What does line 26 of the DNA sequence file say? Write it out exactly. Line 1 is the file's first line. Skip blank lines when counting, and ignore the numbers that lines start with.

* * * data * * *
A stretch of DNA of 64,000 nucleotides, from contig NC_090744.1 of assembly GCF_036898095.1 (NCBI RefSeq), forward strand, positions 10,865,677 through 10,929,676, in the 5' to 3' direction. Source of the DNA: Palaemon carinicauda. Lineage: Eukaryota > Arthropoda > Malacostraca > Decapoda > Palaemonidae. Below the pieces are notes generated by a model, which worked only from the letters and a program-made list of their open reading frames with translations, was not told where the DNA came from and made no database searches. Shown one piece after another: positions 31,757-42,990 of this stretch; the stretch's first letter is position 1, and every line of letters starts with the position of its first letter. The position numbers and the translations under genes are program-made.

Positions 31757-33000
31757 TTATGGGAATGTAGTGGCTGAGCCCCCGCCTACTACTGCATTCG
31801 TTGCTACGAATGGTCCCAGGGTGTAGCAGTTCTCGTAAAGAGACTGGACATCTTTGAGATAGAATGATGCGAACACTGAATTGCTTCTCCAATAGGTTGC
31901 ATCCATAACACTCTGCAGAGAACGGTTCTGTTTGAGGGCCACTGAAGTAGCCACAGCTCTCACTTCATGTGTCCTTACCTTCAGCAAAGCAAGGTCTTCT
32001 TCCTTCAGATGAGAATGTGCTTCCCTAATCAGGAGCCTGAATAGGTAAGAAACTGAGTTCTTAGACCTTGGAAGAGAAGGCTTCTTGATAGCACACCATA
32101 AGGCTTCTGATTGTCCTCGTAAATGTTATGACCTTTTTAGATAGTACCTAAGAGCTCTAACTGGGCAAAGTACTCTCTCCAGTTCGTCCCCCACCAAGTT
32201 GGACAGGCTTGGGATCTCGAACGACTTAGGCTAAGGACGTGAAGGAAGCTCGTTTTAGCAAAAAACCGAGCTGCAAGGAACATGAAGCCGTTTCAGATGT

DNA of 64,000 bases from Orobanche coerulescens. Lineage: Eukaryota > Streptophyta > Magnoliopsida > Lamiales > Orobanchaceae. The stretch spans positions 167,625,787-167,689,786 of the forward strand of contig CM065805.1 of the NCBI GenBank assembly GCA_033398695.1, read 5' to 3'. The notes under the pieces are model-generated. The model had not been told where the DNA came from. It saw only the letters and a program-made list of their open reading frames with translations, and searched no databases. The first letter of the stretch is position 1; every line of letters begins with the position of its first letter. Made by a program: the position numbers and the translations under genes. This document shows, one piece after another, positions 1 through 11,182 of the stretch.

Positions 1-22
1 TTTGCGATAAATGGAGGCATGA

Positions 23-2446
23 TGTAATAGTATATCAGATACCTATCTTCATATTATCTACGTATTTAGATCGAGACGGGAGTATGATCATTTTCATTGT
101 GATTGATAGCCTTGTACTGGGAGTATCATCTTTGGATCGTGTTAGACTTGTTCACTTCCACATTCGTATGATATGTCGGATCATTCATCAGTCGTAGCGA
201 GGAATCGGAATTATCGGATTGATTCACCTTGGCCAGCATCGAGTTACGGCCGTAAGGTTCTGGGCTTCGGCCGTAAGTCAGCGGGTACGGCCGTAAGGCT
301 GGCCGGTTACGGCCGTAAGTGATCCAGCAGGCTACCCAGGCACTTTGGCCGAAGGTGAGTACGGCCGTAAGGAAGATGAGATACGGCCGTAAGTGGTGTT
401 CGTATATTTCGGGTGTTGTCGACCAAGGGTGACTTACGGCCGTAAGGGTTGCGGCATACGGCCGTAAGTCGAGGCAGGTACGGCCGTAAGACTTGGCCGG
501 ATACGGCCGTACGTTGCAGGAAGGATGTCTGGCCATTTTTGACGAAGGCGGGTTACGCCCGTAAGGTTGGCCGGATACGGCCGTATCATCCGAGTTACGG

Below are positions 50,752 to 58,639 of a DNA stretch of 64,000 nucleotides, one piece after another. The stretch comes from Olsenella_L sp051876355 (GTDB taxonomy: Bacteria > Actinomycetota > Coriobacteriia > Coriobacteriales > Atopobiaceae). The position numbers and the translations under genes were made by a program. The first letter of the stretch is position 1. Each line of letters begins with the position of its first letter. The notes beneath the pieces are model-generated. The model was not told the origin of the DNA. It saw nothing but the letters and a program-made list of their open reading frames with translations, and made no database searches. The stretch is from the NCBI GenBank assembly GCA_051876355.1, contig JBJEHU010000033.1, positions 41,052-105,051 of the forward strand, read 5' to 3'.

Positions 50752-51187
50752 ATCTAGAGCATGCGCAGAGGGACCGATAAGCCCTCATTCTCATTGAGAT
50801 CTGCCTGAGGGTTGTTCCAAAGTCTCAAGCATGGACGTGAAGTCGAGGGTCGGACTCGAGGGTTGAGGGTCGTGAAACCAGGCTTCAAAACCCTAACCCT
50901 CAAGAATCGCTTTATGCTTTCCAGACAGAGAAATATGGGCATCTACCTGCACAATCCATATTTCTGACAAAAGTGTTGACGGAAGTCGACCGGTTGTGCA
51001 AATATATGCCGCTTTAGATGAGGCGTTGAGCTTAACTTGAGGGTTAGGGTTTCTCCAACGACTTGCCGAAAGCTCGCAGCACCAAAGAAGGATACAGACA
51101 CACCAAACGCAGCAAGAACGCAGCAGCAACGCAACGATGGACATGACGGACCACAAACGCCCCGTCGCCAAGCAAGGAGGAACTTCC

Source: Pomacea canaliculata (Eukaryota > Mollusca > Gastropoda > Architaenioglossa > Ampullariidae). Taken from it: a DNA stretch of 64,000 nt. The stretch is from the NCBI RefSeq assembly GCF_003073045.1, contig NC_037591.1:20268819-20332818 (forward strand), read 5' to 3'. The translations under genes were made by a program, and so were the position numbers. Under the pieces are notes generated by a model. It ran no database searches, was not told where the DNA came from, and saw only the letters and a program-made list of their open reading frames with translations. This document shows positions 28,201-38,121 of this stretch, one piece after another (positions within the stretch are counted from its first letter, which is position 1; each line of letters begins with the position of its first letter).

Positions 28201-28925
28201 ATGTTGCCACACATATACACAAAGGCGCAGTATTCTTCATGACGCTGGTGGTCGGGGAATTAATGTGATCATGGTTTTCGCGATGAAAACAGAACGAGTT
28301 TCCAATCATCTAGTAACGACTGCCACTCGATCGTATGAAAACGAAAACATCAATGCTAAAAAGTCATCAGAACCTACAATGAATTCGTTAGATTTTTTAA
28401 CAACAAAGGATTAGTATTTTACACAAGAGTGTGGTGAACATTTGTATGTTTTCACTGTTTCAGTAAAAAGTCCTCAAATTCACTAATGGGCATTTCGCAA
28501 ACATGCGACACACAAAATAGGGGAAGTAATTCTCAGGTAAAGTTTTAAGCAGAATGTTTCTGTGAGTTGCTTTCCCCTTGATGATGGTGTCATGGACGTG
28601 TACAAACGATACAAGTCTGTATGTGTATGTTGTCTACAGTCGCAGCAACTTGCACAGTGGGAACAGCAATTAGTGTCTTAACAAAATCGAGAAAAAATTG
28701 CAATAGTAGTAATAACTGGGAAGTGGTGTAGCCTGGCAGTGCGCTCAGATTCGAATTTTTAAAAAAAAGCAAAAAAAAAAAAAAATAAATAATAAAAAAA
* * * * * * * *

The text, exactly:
Source: Pomacea canaliculata (Eukaryota > Mollusca > Gastropoda > Architaenioglossa > Ampullariidae). Taken from it: a DNA stretch of 64,000 nt. The stretch is from the NCBI RefSeq assembly GCF_003073045.1, contig NC_037591.1:20268819-20332818 (forward strand), read 5' to 3'. The translations under genes were made by a program, and so were the position numbers. Under the pieces are notes generated by a model. It ran no database searches, was not told where the DNA came from, and saw only the letters and a program-made list of their open reading frames with translations. This document shows positions 28,201-38,121 of this stretch, one piece after another (positions within the stretch are counted from its first letter, which is position 1; each line of letters begins with the position of its first letter).